Yours, &c. 1754, Sept.

G. P.

XIV. On the Propriety of language in the Lord's Prayer..

MR. URBAN, A Certain old Clergyman, in my neighbourhood, having formerly read the petition of Whoand Which, in the Spectator, No. 78, has at last taken it into his head, to the great scandal of many honest and well-meaning people, when he repeats the Lord's Prayer, to say,' Our father who art in heaven, instead of Our father which art in heaven, according to the form prescribed in the Book of Common Prayer, which he has solemnly obliged himself to observe. He puts me in mind of a nice gentleman, now dead, who, when Lady W. was to return thanks in the church, after childbirth, thought it too familiar, and even bordering upon rudeness, to say, O Lord save this woman thy servant, and therefore he altered it to ( Lord save this Ludy thy servant, and instructed the clerk to reply; Who putteth her Ladyship's trust in thee; but to the point; that paper in-the Spectator was not written by so great a judge of language as to induce one greatly to regard it; on the contrary, the observation there made is drawn merely from modern use, and betrays, in my opinion, great ignorance as to the ancient state of our language, and therefore one would wish that such innovations as these, taken up without sufficient grounds, might be entirely discouraged.

The Lord's Prayer, as it stands in the liturgy, is not taken from our present translation of the New Testament, and yet in this it is, which art in heaven, both in Matthew vi. and Luke si. Neither is it taken from an older translation in use in Queen Elizabeth's time, where the address is in like manner expressed in both those texís. Nor, lastly, is it copied froin Archbishop Craumer's Bible, where again you will find it represented no otherwise. From whence one may reasonably conclude, that the use of which for who in this case, cannot but be true English, these several translations being made by different authors, and who all of them, as must be presumed, had a competent knowledge of our language.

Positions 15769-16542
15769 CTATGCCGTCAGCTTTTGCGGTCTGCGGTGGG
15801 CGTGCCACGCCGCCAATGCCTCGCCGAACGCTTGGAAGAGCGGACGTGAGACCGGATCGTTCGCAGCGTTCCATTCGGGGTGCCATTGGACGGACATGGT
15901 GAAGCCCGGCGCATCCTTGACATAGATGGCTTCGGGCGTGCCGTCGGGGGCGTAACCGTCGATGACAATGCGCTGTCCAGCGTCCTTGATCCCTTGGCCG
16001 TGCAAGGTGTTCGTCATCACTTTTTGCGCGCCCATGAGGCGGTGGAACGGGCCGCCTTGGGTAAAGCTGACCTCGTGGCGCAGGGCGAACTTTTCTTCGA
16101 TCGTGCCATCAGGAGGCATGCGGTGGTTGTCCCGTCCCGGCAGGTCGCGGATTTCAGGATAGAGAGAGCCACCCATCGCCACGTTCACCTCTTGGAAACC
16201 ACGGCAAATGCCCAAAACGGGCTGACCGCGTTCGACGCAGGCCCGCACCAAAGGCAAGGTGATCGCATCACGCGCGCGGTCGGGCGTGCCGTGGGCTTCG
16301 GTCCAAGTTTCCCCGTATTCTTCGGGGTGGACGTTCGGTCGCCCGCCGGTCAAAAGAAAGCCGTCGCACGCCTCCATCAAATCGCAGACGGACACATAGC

I observe nest, that in this very service of ours, which is in other places used for who; as in that case cited by the Spectator, Spare thou them () God, which confess their faults ; and this other in the visitation of the sick, O Lord save thy servant which putteth his trust in thee. Prayer for Ember weeks, those which shall be ordained. So in the gospel for Thursday before Easter we read, And one of the malefactors which recre hanged, railed on him, &c. Psalm. xvii. 7, we have Thou that art the saviour of them which put their trust in thee; and verse 13, Deliver my soul from the ungodly, which is a sword of thine. Again, Ps. xviii. 2. I will call upon the Lord which is worthy to be praised; and verse 17, them which hate me. But what is most remarkable is that passage in the communion office, Glorify your father which is in heaven, it is so exactly corresponding to this in question.